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FAMILY, FRIENDS STRUGGLE WITH THE `WHY' OF TRAGEDY

Justin Allgood's family isn't alone as it struggles with why a seemingly normal, happy teenager would shoot a bus driver, hijack the bus and then kill himself.

Friends, neighbors, classmates and even police are baffled at what transpired Tuesday morning in the Oquirrh and Taylorsville neighborhoods.About 7:20 a.m. Tuesday, Allgood and several other students waited at a bus stop in the Oquirrh Shadows subdivision. He wore a straw cowboy hat for Bingham Middle School's Spirit Week celebration and carried a small gym bag.

When the bus stopped, he got on, pulled out a .357 Magnum and ordered driver Sula Bearden off the school bus. Teens entering the bus behind Allgood said he waved the gun around and told the woman to give up the bus. She told him to put down the gun and reached for the bus's two-way radio.

He shot her in the leg.

Bearden told Jordan School District officials the boy said something like, "Next time I tell you to get off the bus, get off the bus."

Bearden limped to the door, where another student helped her off the bus. The 15-year-old Allgood then strapped on a seat belt and sped away. As he drove by the route's second bus stop a few blocks away, another group of students saw him wave.

"He was driving by waving a gun," said Katrina Barton, 13.

Allgood didn't make it out of the subdivision before Salt Lake County sheriff's deputies - alerted of the shooting by a 911 call - spotted him.

They tried to pull him over without success. Deputies chased the bus for about 30 blocks through rush-hour traffic at speeds as high as 70 mph.

The chase ended with a spectacular crash into a house at 6035 S. 2200 West, nestled at the northernmost tip of a dead-end street. Only about half of the 50-foot bus remained outside the two-story brick house, owned by Richard Johnson.

The bus may have been traveling between 50 to 60 mph when it struck concrete barriers, then continued through metal gates, a ditch and pine trees before striking the home.

It would be hours before deputies would discover the boy already dead inside the bus. He apparently killed himself sometime before the crash with a single gunshot into his mouth.

What makes Tuesday's tragedy even harder for most to grasp is that he appeared as normal as any other teenager. Friends called him "Bug" (although, no one seems to remember why) and said he was as unlikely to do this as anyone.

"Everyone's surprised he would do this. He acted happy all the time," said Becky Broadhead, 15, who rides the bus and saw the shooting.

With no criminal history to draw on, police and others are looking at other explanations for Allgood's behavior. Those who knew him said he wasn't a troublemaker - just a regular 15-year-old boy who loved to play basketball and football.

What police do know is that he struggled recently with the death of a classmate and he apparently hadn't gotten over the death of another friend five months ago.

William Rowell, 14, was killed in an accident on Sunday near Lehi when the jeep he was riding in missed a corner and rolled. Rowell was crushed underneath the vehicle's rollbar.

Utah County deputy sheriffs are continuing their investigation into the accident and are still evaluating whether citations or charges against any of the seven survivors may be forthcoming.

Another classmate, Jason Collier, 14, died in a crash in December.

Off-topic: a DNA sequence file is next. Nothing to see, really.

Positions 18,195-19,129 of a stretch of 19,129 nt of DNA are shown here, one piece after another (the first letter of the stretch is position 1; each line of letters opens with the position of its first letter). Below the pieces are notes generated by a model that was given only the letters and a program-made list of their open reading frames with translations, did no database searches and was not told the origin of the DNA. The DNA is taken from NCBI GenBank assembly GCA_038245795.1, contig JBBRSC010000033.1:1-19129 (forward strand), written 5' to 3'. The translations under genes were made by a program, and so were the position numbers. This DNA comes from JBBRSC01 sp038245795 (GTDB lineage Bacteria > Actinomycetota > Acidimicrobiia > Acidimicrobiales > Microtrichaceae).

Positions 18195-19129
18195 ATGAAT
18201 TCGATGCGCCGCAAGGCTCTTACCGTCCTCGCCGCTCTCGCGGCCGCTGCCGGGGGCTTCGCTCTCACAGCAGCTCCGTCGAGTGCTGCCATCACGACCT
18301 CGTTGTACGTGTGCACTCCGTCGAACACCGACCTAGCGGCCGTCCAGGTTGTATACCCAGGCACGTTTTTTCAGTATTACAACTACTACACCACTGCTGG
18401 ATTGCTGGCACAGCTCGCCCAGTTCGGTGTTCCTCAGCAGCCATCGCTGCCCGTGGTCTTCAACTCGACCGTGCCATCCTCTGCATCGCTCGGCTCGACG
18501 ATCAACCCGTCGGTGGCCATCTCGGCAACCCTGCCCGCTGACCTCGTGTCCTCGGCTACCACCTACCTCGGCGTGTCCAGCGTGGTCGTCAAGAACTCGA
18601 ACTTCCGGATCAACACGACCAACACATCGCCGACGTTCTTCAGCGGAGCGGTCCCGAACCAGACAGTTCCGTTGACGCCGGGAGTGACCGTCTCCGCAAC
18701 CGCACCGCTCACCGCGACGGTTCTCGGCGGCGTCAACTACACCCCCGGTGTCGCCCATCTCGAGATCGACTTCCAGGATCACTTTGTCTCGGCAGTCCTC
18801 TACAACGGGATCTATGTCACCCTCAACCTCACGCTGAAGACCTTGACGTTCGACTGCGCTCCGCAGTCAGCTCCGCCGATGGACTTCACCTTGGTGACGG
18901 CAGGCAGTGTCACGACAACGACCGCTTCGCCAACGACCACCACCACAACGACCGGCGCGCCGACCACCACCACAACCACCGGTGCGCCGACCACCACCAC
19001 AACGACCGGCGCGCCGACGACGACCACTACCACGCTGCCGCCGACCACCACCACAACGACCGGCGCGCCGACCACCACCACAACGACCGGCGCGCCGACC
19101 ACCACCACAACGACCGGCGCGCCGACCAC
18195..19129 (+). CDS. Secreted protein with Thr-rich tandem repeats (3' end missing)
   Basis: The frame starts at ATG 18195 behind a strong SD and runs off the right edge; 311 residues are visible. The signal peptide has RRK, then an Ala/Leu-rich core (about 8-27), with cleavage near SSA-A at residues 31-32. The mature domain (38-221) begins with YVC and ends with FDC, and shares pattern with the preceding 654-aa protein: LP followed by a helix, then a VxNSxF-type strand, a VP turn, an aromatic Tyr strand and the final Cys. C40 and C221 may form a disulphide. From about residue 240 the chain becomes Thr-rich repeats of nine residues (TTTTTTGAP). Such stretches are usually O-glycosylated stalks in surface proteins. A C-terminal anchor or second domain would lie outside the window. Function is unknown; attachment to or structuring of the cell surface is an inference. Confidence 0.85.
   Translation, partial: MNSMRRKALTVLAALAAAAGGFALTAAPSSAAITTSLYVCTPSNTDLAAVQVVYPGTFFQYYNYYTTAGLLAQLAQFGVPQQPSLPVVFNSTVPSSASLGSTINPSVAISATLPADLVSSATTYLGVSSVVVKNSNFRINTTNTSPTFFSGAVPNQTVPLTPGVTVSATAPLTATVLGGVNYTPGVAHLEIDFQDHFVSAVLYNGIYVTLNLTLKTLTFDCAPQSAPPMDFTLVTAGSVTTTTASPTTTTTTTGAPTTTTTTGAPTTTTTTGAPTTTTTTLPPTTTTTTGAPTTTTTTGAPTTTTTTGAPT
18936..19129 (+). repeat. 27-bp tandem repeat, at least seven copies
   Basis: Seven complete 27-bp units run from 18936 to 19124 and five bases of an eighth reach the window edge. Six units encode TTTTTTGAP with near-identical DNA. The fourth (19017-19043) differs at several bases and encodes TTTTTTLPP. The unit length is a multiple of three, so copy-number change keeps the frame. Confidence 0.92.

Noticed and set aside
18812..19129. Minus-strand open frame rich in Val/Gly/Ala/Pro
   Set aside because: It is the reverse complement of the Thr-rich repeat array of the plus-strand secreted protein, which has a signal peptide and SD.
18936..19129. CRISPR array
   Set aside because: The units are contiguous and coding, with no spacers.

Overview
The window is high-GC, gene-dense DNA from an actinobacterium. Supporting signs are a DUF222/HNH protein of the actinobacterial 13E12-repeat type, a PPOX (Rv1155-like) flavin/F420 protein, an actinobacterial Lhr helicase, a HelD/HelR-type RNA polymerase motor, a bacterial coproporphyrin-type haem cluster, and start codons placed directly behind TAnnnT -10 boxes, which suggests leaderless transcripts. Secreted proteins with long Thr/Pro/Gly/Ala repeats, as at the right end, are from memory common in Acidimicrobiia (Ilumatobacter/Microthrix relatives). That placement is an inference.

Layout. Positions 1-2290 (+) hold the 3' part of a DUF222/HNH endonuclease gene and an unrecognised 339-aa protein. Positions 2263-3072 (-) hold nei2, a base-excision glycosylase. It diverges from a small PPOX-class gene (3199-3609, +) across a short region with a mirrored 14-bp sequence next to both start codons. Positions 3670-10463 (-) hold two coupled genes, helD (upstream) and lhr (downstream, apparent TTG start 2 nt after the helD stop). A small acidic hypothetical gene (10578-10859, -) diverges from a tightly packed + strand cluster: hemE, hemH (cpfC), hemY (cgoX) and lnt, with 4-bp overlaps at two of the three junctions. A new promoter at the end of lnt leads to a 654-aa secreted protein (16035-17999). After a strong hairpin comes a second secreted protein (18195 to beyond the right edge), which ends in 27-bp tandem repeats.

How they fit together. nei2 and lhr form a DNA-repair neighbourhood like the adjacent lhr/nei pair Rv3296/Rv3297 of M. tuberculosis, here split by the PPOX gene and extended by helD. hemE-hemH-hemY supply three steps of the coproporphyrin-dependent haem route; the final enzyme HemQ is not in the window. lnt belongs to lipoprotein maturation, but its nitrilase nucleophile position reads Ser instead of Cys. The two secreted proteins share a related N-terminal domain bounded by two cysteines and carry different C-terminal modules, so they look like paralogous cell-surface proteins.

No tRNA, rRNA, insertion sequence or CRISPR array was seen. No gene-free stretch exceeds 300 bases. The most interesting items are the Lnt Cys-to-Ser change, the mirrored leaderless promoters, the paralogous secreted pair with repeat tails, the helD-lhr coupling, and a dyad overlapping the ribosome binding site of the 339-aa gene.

Allgood was carrying the obituaries of both boys in his wallet when he died, said Salt Lake County Sheriff's Sgt. Jim Potter. Another ninth-grader the Deseret News spoke with Tuesday was also carrying the boys' obituaries. She said she got them at school, where they had been made available to students.

Bingham Middle School Principal Al Zylstra said the school was already struggling to cope with Rowell's death when they heard about Allgood.

"This wouldn't have been a normal day anyway," he said. The ninth-graders gathered for an assembly shortly after Allgood's death was announced on television.

"They talked about life and death and sorrow," Zylstra said. Doctor Z, as the students call him, is worried about the welfare of students in the wake of two tragedies so close together.

"Middle high school kids are so vulnerable anyway," he said. "But I couldn't be prouder of the kids and the way they've handled it."

After school, some of the students got upset at the media attention and yelled at photographers to "just leave us alone."

About 90 bus drivers from the Jordan School District met last night to air their concerns about the incident. Ronald Sing, the district's director of transportation, said a crisis team and a crisis helpline are available to drivers who have a hard time dealing with the shooting of one of their own.

An ongoing education program for emergency response will continue, Sing said.

"(Bearden) was a prime example of what you should do. She handled everything by the book," Sing said.

Bearden, 37, remained hospitalized Wednesday but was reported to be in "very good condition." Jordan Valley Hospital officials said she would likely be released late Wednesday.

Bearden has declined interviews but issued a brief statement Wednesday, saying: "My heart goes out to the parents and how terrifying this must be for them."

Neighborhood teens said All-good acted normal as he waited for the bus Tuesday.

"He was really nice; nice to everybody," said Jennifer Dalton, who would have been at the bus stop had it not been for an orthodontist appointment. "He was just everyone's friend."

"The kids seem to be real close out here," said Susan Hicks, who lives just around the corner and heard the gunshot. "We just thank God he didn't put the kids on the bus. . . . It's sad when something like this happens to a normal boy."